And what's really disheartening over the weekend, Sean, is there were so many reports coming out, even from major newspapers, with headlines blaring that, malfunction ruled out by investigators. Don't have any idea how they can say that this early in the game. And that's unheralded that anybody would rule out a mechanical failure at this point.

HANNITY: Well, then let me ask you this. But we -- when we -- when we see that it got so far off course and you see...

BANGS: Maybe.

HANNITY: Well, a guess (ph). That seemed to be pretty well confirmed, though, by the different satellite...

BANGS: It does.

HANNITY: ... pickups that they had...

BANGS: But the point I want to get to is...

MARK: I'm not sure I agree with that, Sean.

BANGS: ... the transponder was not necessarily mandatorily turned off by anybody. Nor was the ACARS necessarily manually turned off. There's a very good chance that this airline -- this airliner suffered some kind of catastrophic failure.

HANNITY: You're saying that, but this is an airline that has a 20- year history. There's over a thousand of them in the sky. There's been only one incident with fatalities, and that was in San Francisco and that was pilot error.

BANGS: But Sean -- and I agree, there's nobody that builds a better airliner than the Boeing company. But there's a potential for many things that could happen. It could...

HANNITY: But the level of redundancy in these airplanes -- Captain, this is what you do, Robert Mark. You're a pilot. The level of redundancy is -- is, you know, three, four times in some cases! Transponder...


MARK: There's no disagreement with that. But like I said earlier, I mean, we have seen so much smoke and mirrors, so many places that we've been led that are actually not verified. I mean, even that mention you made before of the 45,000 feet -- I mean, we've been hearing that for I think three or four days now. And to what I have found, the Asian -- or I'm sorry, Malaysian group does not have the capability of that kind of altitude finding on the radar that they were using. And the data blocks, as you said, if the transponders were turned off and everything else was turned off, how did they come up with that?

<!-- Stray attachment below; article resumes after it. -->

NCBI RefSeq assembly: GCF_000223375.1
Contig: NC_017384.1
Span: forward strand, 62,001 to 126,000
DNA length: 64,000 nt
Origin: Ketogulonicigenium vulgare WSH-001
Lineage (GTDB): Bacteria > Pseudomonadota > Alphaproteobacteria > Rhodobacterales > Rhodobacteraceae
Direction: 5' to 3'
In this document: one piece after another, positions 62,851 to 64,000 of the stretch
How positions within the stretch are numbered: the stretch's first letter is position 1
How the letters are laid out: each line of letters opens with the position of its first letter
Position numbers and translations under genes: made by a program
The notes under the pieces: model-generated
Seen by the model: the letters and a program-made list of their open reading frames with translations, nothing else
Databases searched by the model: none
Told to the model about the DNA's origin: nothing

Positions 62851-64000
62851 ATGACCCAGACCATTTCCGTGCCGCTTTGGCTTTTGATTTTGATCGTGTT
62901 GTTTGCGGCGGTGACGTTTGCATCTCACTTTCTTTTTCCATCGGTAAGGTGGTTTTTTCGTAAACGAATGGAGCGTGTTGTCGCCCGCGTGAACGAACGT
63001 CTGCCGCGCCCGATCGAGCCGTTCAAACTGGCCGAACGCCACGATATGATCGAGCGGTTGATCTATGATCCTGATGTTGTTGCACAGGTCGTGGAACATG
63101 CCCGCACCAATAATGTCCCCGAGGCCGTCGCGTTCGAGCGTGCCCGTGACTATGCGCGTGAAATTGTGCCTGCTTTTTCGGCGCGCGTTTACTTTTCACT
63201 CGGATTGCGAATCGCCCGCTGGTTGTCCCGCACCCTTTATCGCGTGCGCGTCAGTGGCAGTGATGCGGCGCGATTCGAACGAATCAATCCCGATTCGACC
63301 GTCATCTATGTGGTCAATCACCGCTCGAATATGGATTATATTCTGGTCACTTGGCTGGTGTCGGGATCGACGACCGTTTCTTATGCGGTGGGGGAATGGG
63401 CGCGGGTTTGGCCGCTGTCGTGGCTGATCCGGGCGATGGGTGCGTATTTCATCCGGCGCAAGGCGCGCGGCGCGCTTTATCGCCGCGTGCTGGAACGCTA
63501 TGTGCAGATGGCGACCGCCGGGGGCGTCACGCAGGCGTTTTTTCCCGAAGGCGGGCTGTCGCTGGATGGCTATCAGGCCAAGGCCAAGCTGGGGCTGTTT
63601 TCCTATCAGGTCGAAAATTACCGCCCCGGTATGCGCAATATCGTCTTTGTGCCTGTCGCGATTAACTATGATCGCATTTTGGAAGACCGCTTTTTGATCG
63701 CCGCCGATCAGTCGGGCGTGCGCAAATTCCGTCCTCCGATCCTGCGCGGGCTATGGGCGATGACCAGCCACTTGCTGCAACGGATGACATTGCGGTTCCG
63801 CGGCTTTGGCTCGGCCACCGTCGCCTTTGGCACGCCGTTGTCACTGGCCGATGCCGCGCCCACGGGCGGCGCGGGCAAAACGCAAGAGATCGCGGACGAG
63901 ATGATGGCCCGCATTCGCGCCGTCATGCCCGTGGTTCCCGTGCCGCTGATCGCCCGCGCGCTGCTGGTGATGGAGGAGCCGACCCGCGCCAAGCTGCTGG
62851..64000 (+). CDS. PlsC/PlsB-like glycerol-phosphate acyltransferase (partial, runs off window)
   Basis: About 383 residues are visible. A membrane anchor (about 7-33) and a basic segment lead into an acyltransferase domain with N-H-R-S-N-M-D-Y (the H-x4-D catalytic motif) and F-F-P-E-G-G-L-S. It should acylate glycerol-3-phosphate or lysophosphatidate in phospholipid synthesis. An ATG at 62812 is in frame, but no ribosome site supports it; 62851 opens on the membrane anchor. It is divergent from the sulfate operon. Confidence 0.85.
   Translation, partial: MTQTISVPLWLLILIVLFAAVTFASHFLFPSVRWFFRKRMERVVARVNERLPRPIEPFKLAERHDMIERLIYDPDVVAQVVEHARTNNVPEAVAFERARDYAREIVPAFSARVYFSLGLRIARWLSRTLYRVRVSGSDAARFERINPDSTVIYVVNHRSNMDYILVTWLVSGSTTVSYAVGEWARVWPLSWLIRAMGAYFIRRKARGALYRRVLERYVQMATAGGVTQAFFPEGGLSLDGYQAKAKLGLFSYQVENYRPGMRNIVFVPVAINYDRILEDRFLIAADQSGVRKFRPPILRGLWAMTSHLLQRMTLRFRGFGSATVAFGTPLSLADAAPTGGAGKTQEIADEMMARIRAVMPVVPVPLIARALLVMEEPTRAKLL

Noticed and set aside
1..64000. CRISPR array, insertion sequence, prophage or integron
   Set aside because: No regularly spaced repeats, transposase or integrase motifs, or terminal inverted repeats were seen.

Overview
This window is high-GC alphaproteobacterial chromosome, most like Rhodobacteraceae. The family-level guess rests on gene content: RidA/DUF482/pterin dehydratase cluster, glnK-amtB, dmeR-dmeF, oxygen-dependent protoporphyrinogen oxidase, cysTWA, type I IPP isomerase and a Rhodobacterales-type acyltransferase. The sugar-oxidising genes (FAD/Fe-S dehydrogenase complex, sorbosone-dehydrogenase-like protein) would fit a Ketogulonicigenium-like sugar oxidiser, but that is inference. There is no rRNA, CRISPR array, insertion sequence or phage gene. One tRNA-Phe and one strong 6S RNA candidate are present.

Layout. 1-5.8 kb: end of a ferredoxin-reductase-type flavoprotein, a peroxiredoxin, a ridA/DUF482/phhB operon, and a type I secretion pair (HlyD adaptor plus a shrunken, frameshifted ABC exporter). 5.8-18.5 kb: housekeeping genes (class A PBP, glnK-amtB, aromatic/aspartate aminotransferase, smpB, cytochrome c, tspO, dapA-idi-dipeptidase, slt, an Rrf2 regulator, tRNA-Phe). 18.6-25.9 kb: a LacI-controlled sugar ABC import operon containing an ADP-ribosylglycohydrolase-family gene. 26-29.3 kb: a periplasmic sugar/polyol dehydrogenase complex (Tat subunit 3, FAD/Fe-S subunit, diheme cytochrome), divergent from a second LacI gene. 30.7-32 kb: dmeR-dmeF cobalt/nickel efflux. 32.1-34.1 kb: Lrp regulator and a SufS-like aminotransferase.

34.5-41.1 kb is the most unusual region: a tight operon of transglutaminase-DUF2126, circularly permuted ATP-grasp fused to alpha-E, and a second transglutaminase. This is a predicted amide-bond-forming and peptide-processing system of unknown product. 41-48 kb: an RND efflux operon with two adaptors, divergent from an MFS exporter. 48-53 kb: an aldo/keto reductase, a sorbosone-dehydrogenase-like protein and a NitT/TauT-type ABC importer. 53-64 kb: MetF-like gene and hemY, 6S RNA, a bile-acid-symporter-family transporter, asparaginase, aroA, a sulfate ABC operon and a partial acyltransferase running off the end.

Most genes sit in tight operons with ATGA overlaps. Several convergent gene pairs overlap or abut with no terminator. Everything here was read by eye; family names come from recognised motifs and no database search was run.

Well, I mean, we have found so many bets (ph). You know, then we were going to the Straits of Malacca. Then we were headed to the Bay of Bengal. And now we're going to...

HANNITY: All right...

MARK: ... go further south...

HANNITY: ... this is where it gets frustrating...

MARK: And no one knows...

HANNITY: But -- but you know and I know...

MARK: Yes. Right.

HANNITY: ... that 777s do not evaporate into thin air! They don't!

MARK: That's true.

HANNITY: There had to be some data picked up someplace, so we've got to use at least what they're giving us as at least some point of reference, which means this plane was way off course, and early on in this flight that the communications were shut down.

BANGS: But Sean...

HANNITY: There was -- yes?

BANGS: Airliners do disappear, and they have since the beginning of commercial aviation. Eventually, they get found, but there's been many mysteries that have never been solved.

HANNITY: The year is 2014, satellite imaging, GPS, come on!

BANGS: Then...

HANNITY: We've got engines sending back data...

MARK: It doesn't work that way, unfortunately.

HANNITY: ... of the performance of the engines!

BANGS: Sean, there's nothing I want to believe more than that this airplane was hijacked and that this airplane is safe somewhere and...

HANNITY: I just want an answer! I want the truth so whatever it is, we can make decisions according so it doesn't happen again.

BANGS: But as a pilot who's seen things gone wrong and who trains for the unbelievable and the fantastical to happen, my belief is that we are way too quick here to write off this as a mechanical...

HANNITY: This is 10 days! Nobody's being quick here!


MARK: Sean, you said you wanted the answers and you wanted the truth. And we all want that. And we want it be...

HANNITY: All right...

MARK: ... the real truth, though, and not some...

HANNITY: I agree. I want...

MARK: ... some smokescreen.

HANNITY: ... the truth. I blame the Malaysian government and the airlines in part for their very slow, well, I guess sharing of information, if you will, with everybody. But I got to run. Thank you both. I appreciate it.

MARK: Thank you.